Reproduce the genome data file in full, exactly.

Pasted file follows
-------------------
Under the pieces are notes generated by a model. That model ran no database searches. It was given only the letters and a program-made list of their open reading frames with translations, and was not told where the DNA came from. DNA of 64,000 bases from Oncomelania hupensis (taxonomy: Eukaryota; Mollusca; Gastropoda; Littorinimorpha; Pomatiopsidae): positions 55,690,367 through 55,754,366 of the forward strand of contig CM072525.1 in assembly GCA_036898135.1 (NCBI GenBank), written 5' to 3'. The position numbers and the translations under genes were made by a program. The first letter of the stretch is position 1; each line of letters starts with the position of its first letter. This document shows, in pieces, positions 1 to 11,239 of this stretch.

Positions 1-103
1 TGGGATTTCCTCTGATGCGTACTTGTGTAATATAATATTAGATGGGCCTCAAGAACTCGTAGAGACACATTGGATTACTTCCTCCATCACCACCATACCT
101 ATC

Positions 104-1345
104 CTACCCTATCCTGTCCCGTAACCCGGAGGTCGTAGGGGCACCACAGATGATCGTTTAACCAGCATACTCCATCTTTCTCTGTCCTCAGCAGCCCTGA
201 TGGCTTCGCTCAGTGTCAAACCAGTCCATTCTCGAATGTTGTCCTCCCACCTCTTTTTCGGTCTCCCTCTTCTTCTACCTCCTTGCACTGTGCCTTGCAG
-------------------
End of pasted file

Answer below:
Under the pieces are notes generated by a model. That model ran no database searches. It was given only the letters and a program-made list of their open reading frames with translations, and was not told where the DNA came from. DNA of 64,000 bases from Oncomelania hupensis (taxonomy: Eukaryota; Mollusca; Gastropoda; Littorinimorpha; Pomatiopsidae): positions 55,690,367 through 55,754,366 of the forward strand of contig CM072525.1 in assembly GCA_036898135.1 (NCBI GenBank), written 5' to 3'. The position numbers and the translations under genes were made by a program. The first letter of the stretch is position 1; each line of letters starts with the position of its first letter. This document shows, in pieces, positions 1 to 11,239 of this stretch.

Positions 1-103
1 TGGGATTTCCTCTGATGCGTACTTGTGTAATATAATATTAGATGGGCCTCAAGAACTCGTAGAGACACATTGGATTACTTCCTCCATCACCACCATACCT
101 ATC

Positions 104-1345
104 CTACCCTATCCTGTCCCGTAACCCGGAGGTCGTAGGGGCACCACAGATGATCGTTTAACCAGCATACTCCATCTTTCTCTGTCCTCAGCAGCCCTGA
201 TGGCTTCGCTCAGTGTCAAACCAGTCCATTCTCGAATGTTGTCCTCCCACCTCTTTTTCGGTCTCCCTCTTCTTCTACCTCCTTGCACTGTGCCTTGCAG